In Eastenders, ‘Beale’s Plaice’, Ian’s fish and chip shop used to be a Chinese takeaway called the Green Lantern. Do you remember it? No, neither do I.

Happy Families

Happy Families

It’s better to be seen on TV than not at all though, isn’t it?

Not so sure when the result is episode two of Sherlock which unbelievably was first broadcast in 2012, not 1942. The baddies turn out to be a Chinese crime ring on an international murdering spree. Its members are so evil that one of them kills his own sister. If I’d seen this as a child, how would I have reacted to seeing that the only person who looks like me is an expendable damsel in distress. Two stereotypes for the price of one.

Thank goodness then for films and books where you can see people who look like you doing the things you do? There’s The Joy Luck Club but they’re Americans. What about Crazy Rich Asians? Well, they’re insanely rich and live in Singapore.

Where are the Normal British Asians?

Why does it even matter? What difference does it make if you see yourself in fiction? I see myself in Lizzy Bennet, Jane Eyre, Hermione Granger and it is wonderful to feel your bright wit, your earnest sense of duty, your courage and determination reflected in these characters who don’t necessarily look like you.

The thing is though if you are only ever depicted in one way, you’ll feel your caricature, you’ll believe your stereotype. You don’t dare to be anything else. The way to break free is for the wider world to have as many depictions of someone like you as it can.

It’s what I tried to do with my novel - Happy Families. It’s about the Li Family who settled down in West Wales three generations ago. Immigration isn’t just for cities; it happens in towns and villages throughout the UK. It’s so commonplace but it still doesn’t get seen in fiction. Why not?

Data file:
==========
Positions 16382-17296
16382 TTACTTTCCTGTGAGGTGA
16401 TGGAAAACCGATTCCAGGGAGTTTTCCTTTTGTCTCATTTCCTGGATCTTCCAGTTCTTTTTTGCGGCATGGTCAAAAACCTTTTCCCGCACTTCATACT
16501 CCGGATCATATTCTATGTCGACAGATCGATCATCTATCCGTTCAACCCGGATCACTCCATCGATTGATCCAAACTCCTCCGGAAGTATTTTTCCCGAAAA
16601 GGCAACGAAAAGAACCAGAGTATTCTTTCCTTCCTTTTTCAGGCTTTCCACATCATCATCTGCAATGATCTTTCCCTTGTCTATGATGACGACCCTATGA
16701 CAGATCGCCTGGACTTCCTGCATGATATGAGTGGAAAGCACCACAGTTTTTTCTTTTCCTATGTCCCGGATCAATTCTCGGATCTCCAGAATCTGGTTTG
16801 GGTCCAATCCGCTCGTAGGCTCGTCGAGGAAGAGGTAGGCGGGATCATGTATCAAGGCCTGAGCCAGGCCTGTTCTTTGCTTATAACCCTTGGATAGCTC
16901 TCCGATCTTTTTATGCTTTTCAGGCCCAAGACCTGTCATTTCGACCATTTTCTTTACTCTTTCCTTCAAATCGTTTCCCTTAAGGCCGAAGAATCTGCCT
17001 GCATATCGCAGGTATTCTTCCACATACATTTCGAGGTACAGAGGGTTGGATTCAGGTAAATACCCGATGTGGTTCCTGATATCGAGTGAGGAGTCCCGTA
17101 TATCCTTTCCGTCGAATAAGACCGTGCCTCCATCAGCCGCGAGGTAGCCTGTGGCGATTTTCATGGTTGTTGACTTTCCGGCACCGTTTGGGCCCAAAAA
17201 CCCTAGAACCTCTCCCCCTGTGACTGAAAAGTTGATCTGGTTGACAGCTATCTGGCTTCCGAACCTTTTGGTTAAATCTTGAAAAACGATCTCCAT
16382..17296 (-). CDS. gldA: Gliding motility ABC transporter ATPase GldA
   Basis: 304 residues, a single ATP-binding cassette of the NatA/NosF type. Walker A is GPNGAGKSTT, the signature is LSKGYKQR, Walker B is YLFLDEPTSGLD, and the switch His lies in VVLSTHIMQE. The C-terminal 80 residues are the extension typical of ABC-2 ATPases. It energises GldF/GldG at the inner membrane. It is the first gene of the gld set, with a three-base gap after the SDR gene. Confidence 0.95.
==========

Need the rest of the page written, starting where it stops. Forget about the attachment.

Each generation of the family becomes more British, less Chinese than the last. Fiction used to demand you had to be one or the other and if you were the other, you had to stay that way. Indian people, work in your corner shops! Polish people, can you wash my car for me? Chinese people, give me a 42 and 71! There’s nothing wrong with working in a corner shop, washing cars or serving in a takeaway. It’s just that they’re not the only things we do.

The grandfather and son-in-law haven’t spoken for thirty years. There’s a secret feud which neither will explain. Punishing people by not talking to them? It’s a silent language that crosses all borders.

And this is the sweet spot I wanted to find – where you can swap out your characters and replace them with ones of another ethnicity and it would still work just as well. Where the colour of your skin is part of the story but not the whole story.

Happy Families by Julie Ma is published by Welbeck on 18th February, price £8.99 paperback original

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